This morning I was listening to the 10/30/15 podcast of the Calling All Catholics talk radio show on The Station of the Cross, 101.7 FM, out of Buffalo, New York. “Father” Dave Baker was taking questions, assisted by moderator, Mike Denz.
One of the listeners had a question regarding the church’s rule on abstinence from meat on Fridays during Lent, which I thought was quite timely because we’re currently in the Lenten season. Because the Catholic church absolutely forbids meat on Fridays during Lent, any Catholic who defiantly consumes meat commits a “mortal” sin and is doomed to hell for eternity unless they confess the sin to a priest.
But the rule’s not always as cut and dry as a juicy rib-eye steak or a succulent pork chop. The listener wanted to know if the ban on meat even included something like beef bouillon. “Father” Dave suggested that beef bouillon was probably okay to eat but encouraged the person to visit the United States Conference of Catholic Bishops’ web site to get the details.
Well, being the curious sinner-saved-by-grace that I am, I went to the website and found the following information:
Q. I understand that all the Fridays of Lent are days of abstinence from meat, but I’m not sure what is classified as meat. Does meat include chicken and dairy products?
A. Abstinence laws consider that meat comes only from animals such as chickens, cows, sheep or pigs — all of which live on land. Birds are also considered meat. Abstinence does not include meat juices and liquid foods made from meat. Thus, such foods as chicken broth, consomme, soups cooked or flavored with meat, meat gravies or sauces, as well as seasonings or condiments made from animal fat are technically not forbidden. However, moral theologians have traditionally taught that we should abstain from all animal-derived products (except foods such as gelatin, butter, cheese and eggs, which do not have any meat taste). Fish are a different category of animal. Salt and freshwater species of fish, amphibians, reptiles, (cold-blooded animals) and shellfish are permitted.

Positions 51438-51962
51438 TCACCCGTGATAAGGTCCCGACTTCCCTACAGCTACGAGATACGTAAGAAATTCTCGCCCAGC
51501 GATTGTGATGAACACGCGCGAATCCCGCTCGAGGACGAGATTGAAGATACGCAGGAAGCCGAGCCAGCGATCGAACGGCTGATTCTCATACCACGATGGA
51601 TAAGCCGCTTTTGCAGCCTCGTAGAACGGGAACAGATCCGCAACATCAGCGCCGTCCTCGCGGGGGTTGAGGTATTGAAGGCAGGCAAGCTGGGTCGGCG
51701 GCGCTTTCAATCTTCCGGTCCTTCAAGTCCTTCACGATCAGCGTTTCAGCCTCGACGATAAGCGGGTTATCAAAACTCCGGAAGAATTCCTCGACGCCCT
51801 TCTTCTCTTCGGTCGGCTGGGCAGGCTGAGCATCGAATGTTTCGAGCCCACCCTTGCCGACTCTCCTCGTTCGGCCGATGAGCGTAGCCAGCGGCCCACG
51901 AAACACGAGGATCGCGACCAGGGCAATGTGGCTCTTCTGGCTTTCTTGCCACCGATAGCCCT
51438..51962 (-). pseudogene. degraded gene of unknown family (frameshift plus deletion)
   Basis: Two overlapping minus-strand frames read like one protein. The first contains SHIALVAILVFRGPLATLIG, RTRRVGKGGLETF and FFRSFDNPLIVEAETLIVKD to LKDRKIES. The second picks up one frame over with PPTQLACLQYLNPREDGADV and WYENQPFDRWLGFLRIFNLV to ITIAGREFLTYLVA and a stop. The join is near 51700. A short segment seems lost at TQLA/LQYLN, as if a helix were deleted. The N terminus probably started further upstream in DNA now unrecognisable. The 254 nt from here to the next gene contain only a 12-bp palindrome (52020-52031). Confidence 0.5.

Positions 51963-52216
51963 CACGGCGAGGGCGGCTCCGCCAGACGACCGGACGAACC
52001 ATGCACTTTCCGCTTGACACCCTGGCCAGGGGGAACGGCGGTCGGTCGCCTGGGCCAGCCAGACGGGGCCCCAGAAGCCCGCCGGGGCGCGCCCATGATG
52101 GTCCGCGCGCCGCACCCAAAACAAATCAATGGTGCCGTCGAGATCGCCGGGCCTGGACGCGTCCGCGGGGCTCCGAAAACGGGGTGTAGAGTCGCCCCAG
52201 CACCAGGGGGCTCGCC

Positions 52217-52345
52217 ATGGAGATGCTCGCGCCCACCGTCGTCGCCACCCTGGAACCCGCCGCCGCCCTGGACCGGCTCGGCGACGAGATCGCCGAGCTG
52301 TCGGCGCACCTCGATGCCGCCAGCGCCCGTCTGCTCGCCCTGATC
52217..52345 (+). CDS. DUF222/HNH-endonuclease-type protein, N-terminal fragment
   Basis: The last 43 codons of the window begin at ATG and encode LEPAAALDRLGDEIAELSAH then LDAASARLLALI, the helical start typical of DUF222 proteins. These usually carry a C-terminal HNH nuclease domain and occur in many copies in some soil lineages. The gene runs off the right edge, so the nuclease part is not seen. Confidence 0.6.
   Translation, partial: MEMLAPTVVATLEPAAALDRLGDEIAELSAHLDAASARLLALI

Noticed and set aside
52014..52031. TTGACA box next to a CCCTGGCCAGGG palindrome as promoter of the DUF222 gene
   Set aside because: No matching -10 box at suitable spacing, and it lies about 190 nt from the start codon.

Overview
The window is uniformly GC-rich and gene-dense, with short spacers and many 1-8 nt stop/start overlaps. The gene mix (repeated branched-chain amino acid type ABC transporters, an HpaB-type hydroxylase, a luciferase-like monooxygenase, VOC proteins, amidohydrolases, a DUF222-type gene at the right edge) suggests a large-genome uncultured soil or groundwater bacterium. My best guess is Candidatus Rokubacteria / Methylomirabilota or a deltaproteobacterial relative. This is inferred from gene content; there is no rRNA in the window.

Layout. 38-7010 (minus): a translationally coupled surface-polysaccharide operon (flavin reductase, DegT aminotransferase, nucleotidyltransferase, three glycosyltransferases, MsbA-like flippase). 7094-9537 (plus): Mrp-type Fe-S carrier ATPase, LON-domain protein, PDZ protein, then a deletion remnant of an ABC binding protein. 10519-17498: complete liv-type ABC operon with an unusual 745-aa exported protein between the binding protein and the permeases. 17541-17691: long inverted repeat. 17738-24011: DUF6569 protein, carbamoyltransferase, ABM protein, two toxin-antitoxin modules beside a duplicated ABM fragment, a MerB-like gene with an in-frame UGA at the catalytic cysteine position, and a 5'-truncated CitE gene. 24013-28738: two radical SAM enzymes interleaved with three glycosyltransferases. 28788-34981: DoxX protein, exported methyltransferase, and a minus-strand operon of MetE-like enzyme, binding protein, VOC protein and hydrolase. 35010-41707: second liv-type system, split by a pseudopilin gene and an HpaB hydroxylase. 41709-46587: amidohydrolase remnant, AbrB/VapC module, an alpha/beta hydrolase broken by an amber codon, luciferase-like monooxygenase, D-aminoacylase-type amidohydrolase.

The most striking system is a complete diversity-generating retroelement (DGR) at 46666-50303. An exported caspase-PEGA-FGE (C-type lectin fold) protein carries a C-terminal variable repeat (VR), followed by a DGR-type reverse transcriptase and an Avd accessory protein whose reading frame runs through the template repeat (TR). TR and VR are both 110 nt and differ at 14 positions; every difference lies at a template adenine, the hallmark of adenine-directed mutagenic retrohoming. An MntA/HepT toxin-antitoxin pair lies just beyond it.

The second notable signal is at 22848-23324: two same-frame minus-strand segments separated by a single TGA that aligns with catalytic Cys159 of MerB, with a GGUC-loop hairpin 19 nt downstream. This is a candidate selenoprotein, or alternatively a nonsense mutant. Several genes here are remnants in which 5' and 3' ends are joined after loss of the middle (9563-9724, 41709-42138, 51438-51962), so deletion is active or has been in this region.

So while the bishops say it’s “technically” OK to consume meat broths, gravies, and seasonings they add that Catholic moral theologians have traditionally taught that Catholics should abstain from all animal-derived products with the exception of products that don’t taste like meat.
Yikes! I’m still confused. This is getting more complicated than college calculus. Okay, let’s try to break it down using my favorite cracker, Chicken in a Biskit, as an example. One of the ingredients listed on the box is “dehydrated cooked chicken.” So, is it a “mortal” sin for a Catholic to eat Chicken in a Biskit crackers on Friday during Lent? The U.S. bishops say meat-based seasonings are OK but then turn around and say the church’s moral theologians forbid any meat product that tastes like meat. And, yes, Chicken in a Biskit crackers taste somewhat like chicken. So, which is it? I WANT TO KNOW! Is it OK to eat Chicken in a Biskit crackers or not? Will a Catholic go to hell for all eternity because they ate a Chicken in a Biskit cracker last Friday????
Ridiculous? Absolutely. The Bible doesn’t say anything about abstaining from meat on Fridays but it does warn against religious leaders who forbid certain foods. All of these complicated abstinence rules remind me of the Pharisees who took the Law that no one could obey anyway, and made it even more intricate and burdensome.
Praise the Lord for freeing me from the legalistic chains and man-made traditions of Roman Catholicism. We sin every day by breaking God’s Biblical commandments. But God loved us so much He sent His Son, Jesus Christ, to pay the penalty for our sins on the cross. Then Jesus rose from the grave, conquering sin and death, and offers eternal life and fellowship with God to all those who accept Him as Savior by faith. Accept Christ and seek out an evangelical church in your area that teaches God’s Word without compromise.